"It would be easier," he said to Jasmine, "if you would voluntarily think of the information we need. Then there'll be no need for . . . unpleasantness."

"Torture, you mean," Jasmine said. The Daimyo winced. The grim-faced man shot her a look that said if I was in charge, you'd already be on a rack.

"We want the plans to the safe zone's outer defenses," the Daimyo said.

Luckily, Jasmine had experience dealing with telepaths. She quickly diverted her mind away from the Daimyo's question, forcing herself to concentrate on an earlier part of his speech.

"What kind of technology do you think we have?" Even as she asked the question, Jasmine thought of the rows of tiny vials in the convent's "hot" laboratory, pestilence and plague swirling in frail glass tubes. Those, the convent wouldn't distribute. From the Daimyo's sudden change of expression, she knew she'd guessed right.

"If you won't cooperate, we'll have no choice but to torture you," he said uncertainly. He turned away. "I'll give you an hour to think about it."

The grim-faced man looked like he wanted to shove both Jasmine and the Daimyo's head through the wall, but he followed his leader out. The other guard shot Jasmine a murderous look as he exited.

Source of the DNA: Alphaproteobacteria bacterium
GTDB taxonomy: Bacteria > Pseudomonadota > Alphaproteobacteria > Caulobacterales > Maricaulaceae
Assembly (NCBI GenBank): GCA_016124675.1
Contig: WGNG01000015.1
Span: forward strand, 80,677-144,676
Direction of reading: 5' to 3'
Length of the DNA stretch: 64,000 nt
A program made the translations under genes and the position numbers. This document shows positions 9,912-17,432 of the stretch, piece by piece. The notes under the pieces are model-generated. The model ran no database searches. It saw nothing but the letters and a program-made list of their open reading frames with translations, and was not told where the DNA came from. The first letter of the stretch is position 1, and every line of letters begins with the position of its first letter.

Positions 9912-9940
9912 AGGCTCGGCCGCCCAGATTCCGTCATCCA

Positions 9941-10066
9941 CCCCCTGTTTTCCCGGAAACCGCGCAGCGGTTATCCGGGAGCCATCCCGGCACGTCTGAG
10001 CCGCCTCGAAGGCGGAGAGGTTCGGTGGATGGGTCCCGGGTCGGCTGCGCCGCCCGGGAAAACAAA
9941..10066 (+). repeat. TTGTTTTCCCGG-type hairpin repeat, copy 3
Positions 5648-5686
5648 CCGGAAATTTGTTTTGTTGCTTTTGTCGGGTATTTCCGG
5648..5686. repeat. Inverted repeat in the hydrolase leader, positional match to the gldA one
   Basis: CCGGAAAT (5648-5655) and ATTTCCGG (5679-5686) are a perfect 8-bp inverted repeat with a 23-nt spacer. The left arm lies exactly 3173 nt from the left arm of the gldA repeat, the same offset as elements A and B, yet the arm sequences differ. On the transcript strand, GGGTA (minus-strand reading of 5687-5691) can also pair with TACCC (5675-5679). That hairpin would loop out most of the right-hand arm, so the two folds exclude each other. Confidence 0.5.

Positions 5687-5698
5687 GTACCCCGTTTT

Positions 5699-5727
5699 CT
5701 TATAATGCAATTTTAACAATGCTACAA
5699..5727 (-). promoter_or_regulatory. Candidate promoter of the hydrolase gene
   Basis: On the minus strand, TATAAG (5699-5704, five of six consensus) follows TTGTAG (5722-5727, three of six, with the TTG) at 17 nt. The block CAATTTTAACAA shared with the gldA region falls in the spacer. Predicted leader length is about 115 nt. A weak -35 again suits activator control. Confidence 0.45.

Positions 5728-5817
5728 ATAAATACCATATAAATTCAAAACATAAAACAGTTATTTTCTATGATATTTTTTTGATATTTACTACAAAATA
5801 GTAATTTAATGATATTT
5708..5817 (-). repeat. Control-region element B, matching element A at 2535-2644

Jasmine sat down on the cold floor of the cave. Someone had left a gourd of water and a plate of food in the corner. She stared at it, then turned away. She couldn't risk being drugged.

Telepaths, she thought despairingly. How could she escape when her thoughts advertised her plans to whomever was listening? And she was sure there were telepaths listening. She wasn't sure of their numbers or their strength; it was quite possible that the Daimyo was the only psychic on the premises. Indeed, that would explain why he was nominally in charge.

As far as she could tell, the Daimyo could only pick up on articulated thoughts. That helped. And he was most likely to pick up on her thoughts if he was listening for them, which he probably was.

"Mary, Mother of God, pray for me," she whispered. "Saint Jude, Patron of Lost Causes, pray for me."

And there, like a comforting hand on her shoulder, was her solution.